While there should be no question that there may be serious consequences for destroying evidence subject to legal preservation obligations, there are no bright lines showing how specific instances of spoliation map to specific sanctions. A recent decision from the U.S. District Court for the Southern District of New York demonstrates this point starkly. In Sekisui Am. Corp. v. Hart, the court declined to issue an adverse inference even though the plaintiff deleted “the entire active email folder of an important witness—perhaps the key witness—at a time when [plaintiff] obviously knew that it might commence a lawsuit.”

The allegations trace events starting with the 2009 acquisition by the plaintiff of a company controlled by the defendants, the Harts. Mr. Hart was kept on as CEO, but in late 2010, the plaintiff fired Hart. It warned him of its intention to seek legal redress against him based on allegations of wrongdoing associated with the sale of the business. 

More than a year went by before plaintiff took its own warnings seriously enough to make any attempt to preserve electronically stored information (ESI). To make matters worse, the plaintiff outsourced its IT operations but did nothing to notify its IT vendor about any preservation obligation until three months after filing the complaint against the Harts. And in a seeming coup de grace, plaintiff’s HR director, Taylor, told the vendor to delete a number of email folders, including Hart’s.

The nature of spoliation sanctions can turn to some degree on “culpability”—what was plaintiff thinking when it destroyed Hart’s emails? It testified that it was not trying to destroy harmful evidence, but simply doing IT “housekeeping,” freeing up storage space to improve performance. Taylor claimed to have printed any emails she believed were “pertinent to the company.” Moreover, the plaintiff acknowledged that it had made an error in causing the deletion of the emails, disclosed its mistake promptly, and tried to recover the emails from other sources. 

But the facts for the plaintiff get even worse. Plaintiff’s HR director seemed to be on a mission to destroy Hart’s emails. Emails between the IT vendor and Taylor showed that Taylor insisted that the vendor delete the emails despite the vendor’s resistance and recommendation against deletion. 

When the court looked at these facts, there didn’t seem to be any question about the existence of a duty to preserve at the time the emails were deleted. At the time of the spoliation, plaintiff “obviously knew that it might commence a lawsuit seeking substantial monetary damages.” The court found that the plaintiff was “at least” negligent in destroying the evidence.  In the 2nd Circuit, negligent destruction of evidence can warrant an adverse inference.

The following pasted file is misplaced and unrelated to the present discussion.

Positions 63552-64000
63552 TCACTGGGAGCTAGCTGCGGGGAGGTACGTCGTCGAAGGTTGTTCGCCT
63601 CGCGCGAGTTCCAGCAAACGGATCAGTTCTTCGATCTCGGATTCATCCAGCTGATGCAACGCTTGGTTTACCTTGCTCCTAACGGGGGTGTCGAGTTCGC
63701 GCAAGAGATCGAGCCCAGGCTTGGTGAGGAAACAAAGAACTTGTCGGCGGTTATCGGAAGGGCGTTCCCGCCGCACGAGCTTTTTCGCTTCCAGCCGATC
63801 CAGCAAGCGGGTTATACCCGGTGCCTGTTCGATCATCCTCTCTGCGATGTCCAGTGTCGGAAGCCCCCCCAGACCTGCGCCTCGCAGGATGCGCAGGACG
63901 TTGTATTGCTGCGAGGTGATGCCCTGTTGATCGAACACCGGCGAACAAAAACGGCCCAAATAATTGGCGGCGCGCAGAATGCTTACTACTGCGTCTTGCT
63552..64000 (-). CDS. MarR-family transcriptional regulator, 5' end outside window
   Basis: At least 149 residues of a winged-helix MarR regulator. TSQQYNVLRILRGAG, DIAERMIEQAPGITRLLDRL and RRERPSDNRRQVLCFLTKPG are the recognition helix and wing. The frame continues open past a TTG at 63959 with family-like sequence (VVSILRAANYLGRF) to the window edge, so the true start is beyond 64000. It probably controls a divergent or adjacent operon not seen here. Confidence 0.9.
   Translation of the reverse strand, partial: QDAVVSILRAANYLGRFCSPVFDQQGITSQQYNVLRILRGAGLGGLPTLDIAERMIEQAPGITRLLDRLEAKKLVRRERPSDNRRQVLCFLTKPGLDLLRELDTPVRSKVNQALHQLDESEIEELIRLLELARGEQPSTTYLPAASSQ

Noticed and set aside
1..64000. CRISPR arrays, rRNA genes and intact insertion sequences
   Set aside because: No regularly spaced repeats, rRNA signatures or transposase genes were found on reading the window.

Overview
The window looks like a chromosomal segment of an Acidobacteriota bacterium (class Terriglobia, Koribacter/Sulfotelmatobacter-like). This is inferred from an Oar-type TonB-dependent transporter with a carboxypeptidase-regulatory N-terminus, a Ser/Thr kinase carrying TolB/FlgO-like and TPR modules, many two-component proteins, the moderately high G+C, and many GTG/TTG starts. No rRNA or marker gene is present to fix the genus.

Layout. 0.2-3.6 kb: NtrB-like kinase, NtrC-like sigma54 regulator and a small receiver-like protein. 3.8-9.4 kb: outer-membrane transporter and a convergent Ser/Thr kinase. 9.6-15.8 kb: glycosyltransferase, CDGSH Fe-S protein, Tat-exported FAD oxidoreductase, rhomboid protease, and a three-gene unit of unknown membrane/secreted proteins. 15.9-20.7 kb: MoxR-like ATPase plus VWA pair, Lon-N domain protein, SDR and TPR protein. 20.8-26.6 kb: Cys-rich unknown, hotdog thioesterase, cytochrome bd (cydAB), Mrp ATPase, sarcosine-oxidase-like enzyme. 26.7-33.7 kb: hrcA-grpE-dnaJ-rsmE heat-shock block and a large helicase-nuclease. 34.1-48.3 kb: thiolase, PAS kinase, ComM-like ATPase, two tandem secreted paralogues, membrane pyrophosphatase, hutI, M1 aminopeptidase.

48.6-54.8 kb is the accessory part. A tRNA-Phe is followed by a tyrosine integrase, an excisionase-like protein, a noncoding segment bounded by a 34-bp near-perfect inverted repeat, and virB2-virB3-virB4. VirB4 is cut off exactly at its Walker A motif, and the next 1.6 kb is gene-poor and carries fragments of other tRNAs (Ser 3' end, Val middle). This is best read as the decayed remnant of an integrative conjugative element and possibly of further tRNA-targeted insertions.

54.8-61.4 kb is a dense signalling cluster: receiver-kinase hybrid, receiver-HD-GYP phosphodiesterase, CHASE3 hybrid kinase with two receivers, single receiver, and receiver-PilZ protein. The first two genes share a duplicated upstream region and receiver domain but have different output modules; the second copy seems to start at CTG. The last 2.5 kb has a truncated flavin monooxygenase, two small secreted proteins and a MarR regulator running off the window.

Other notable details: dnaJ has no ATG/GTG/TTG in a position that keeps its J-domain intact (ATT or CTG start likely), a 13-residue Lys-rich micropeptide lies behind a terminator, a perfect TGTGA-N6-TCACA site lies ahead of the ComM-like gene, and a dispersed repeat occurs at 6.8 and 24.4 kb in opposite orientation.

Defendants probably thought they had plaintiff right where they wanted it. A clear duty to preserve existed at a time when defendant clearly took affirmative action to cause the deletion of emails of a key witness. But just when they thought they had the adverse inference in their grasp, the court’s analysis turned to other, less helpful considerations.

The court noted that relevance of the lost ESI and resulting prejudice to defendants were preconditions to an adverse inference. Unfortunately for the defendants and many other parties who have found themselves on the short end of the spoliation stick, there is an inherent difficulty in demonstrating the relevance of information that has been destroyed. This type of relevance or prejudice must be demonstrated by what still exists, a challenge that cannot always be surmounted.

Ruminating on the potential relevance of the lost emails, the court suggested that there were some respects in which they could have been relevant and others in which they could not have been. The court focused instead on the steps that plaintiff took to try to ameliorate any prejudice from the spoliation, steps which were ongoing and had already resulted in the recovery of 36,000 emails to or from Hart. Finally, the court pointed out that the defendants were unable to show or “even describe” any relevant emails that were not produced. No adverse inference instruction would be ordered.

It would be wrong to draw the conclusion from Sekisui that preservation of relevant evidence, at the time litigation is reasonably anticipated, can be treated casually. However, it does appear that catching the spoliator in the act of destroying the emails of a key witness, intentionally (although not necessarily in bad faith), does not make an adverse inference sanction a slam dunk, or even a layup. Establishing these incriminating facts is only the first step along the road to achieving such a sanction, a road where “relevance” and “prejudice” must be weaved together from shreds of surviving evidence. Dead ESI tells no tales, and that can be a big hurdle for those who seek spoliation sanctions. 

The views expressed herein are those of the author and do not necessarily reflect the views of Ernst & Young LLP.